Hanukkah – The Festival of Lights or The Feast of Dedication

Hanukkah, which means “dedication” in Hebrew, is often called the Festival of Lights. The holiday is celebrated with the lighting of the menorah, traditional foods, games and gifts.

Hanukkah overlaps with the first Advent Week of Hope this year. Both Hanukkah and Advent are about inviting Light into the Darkness. Hanukkah’s special message for me is about re-dedication and spreading the message of Hope. The story of the Second Temple – pls find story below – talks to me about cleansing and reaffirming one’s commitment to spiritual life.

The first week of Advent brings the message of HOPE.

The word advent itself comes from the Latin word “adventus” meaning “arrival.” We prepare for the arrival of Christ. The wreath itself represents eternity and everlasting life, a circle that never ends. During the Week of Hope, we anticipate the arrival of our Saviour.

The Saviour in my interpretation is my own Soul or Spirit. During the Advent Season, I am invited to strengthen the Light of my Spirit by rededicating myself to a spiritual life of prayer and meditation.

Darkness is none other than Fear. During the Dark months of the year we tend to slide deeper and deeper into our fear-habits. (pls check this video out for more info on fear-habits HERE) As a result of that our Spirit sinks into the background. We run our whole life as a respond to our ‘main’ source of fear, whatever it maybe.

This is why it is so important to re-dedicate ourselves to the Saviour who lifts us out of our own darkness, from our fears. The saviour is you. It is you who when devoted to Spirit can hope to expect the arrival of the Saviour. It is you who makes the effort and elevates yourself out of the Darkness into the Light.

Regardless of one’s faith or religious affiliation, it is obvious that the messages are the same: Guard and build the light within so the Darkness can be cast out. The more we pray, meditate, or spend time with Spirit, the stronger the Light within us will grow. The stronger the Light within, the more it shines and inspires other Lights to shine, too.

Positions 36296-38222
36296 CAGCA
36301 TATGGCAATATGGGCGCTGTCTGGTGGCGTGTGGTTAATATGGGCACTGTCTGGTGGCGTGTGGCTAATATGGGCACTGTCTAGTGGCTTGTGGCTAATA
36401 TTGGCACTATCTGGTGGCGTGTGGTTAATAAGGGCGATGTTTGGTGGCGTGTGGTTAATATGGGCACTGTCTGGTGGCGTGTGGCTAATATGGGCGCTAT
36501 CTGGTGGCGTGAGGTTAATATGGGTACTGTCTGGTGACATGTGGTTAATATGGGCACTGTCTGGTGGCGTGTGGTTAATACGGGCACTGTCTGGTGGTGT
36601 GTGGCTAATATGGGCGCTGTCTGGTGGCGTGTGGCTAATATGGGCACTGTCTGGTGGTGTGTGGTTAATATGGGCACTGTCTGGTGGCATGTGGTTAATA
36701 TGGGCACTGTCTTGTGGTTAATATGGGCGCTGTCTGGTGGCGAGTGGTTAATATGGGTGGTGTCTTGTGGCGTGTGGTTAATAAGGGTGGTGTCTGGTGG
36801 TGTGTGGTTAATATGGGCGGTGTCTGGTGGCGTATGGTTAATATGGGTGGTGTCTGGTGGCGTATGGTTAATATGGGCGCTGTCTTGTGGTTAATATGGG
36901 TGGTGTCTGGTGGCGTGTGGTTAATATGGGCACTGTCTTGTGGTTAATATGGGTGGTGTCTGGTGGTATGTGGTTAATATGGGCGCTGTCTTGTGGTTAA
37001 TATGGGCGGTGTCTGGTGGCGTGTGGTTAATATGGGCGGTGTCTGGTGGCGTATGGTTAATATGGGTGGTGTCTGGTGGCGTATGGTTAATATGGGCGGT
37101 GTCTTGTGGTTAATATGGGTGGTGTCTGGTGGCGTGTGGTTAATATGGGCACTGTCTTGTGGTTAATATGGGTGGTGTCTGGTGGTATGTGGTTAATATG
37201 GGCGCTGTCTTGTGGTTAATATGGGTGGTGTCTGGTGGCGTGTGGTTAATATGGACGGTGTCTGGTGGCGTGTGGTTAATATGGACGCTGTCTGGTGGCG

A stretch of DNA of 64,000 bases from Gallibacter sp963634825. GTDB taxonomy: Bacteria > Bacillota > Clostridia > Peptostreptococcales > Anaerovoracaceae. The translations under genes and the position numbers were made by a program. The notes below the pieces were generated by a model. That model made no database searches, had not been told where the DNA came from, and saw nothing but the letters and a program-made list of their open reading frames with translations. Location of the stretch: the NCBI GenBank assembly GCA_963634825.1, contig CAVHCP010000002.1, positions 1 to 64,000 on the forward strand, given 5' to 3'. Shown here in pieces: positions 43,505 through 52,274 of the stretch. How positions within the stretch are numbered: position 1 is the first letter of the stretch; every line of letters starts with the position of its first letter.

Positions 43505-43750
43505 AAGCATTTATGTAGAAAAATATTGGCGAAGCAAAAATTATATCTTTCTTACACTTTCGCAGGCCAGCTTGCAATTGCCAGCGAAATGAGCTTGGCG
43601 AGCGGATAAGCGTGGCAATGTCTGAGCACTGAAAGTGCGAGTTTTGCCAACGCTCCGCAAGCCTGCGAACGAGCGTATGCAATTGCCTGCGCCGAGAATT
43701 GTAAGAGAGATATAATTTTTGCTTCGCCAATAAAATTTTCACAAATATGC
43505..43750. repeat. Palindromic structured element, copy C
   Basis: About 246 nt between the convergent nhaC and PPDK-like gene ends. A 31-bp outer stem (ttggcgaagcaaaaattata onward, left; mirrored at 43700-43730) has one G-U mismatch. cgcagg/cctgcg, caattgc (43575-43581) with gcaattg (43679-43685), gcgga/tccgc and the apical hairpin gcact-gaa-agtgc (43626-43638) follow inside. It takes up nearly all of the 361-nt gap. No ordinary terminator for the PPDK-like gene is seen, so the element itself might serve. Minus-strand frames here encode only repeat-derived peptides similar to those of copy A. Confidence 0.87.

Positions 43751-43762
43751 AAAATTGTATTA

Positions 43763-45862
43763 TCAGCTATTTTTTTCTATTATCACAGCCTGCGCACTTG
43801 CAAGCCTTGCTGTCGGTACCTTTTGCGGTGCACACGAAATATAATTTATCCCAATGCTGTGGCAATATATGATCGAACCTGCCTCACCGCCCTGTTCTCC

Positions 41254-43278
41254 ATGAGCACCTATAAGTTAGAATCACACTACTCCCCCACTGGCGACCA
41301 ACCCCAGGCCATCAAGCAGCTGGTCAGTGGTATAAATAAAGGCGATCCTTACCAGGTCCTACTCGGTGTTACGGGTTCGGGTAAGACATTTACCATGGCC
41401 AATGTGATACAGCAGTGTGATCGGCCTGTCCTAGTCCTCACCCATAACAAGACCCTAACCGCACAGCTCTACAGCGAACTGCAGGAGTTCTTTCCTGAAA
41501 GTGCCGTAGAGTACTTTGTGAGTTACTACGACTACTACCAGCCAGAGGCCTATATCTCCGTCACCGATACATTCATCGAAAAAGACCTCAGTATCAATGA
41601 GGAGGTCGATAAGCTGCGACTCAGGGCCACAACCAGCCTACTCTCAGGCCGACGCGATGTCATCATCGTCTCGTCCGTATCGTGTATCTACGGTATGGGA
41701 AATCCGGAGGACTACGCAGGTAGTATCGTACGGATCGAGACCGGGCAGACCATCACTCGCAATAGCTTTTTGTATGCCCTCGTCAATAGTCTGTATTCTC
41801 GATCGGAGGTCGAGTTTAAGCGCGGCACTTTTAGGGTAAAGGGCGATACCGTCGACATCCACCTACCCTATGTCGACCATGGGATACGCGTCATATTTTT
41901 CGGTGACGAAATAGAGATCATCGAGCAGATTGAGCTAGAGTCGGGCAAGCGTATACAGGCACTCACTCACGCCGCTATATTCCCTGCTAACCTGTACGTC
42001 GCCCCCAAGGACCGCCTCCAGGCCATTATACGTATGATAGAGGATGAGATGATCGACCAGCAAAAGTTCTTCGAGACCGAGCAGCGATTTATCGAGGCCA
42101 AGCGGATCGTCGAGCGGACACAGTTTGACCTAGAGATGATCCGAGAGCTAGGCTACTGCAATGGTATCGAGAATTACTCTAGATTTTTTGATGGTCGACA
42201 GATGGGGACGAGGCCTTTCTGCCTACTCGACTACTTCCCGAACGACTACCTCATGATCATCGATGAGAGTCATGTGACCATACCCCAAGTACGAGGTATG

The Light of Loving within by Kelsie Mc Sherry


Hanukkah 2021 began in the evening of
Sunday, November 28
and ends in the evening of
Monday, December 6

The story: The eight-day Jewish celebration known as Hanukkah or Chanukah commemorates the rededication during the second century B.C. of the Second Temple in Jerusalem, where according to legend Jews had risen up against their Greek-Syrian oppressors in the Maccabean Revolt. Judah called on his followers to cleanse the Second Temple, rebuild its altar and light its menorah—the gold candelabrum whose seven branches represented knowledge and creation and were meant to be kept burning every night.

 The Miracle: Even though there was only enough untainted olive oil to keep the menorah’s candles burning for a single day, the flames continued flickering for eight nights, leaving them time to find a fresh supply.

The Hanukkah celebration revolves around the kindling of a nine-branched menorah, known in Hebrew as the hanukiah. On each of the holiday’s eight nights, another candle is added to the menorah after sundown; the ninth candle, called the shamash (“helper”), is used to light the others. Jews typically recite blessings during this ritual and display the menorah prominently in a window as a reminder to others of the miracle that inspired the holiday.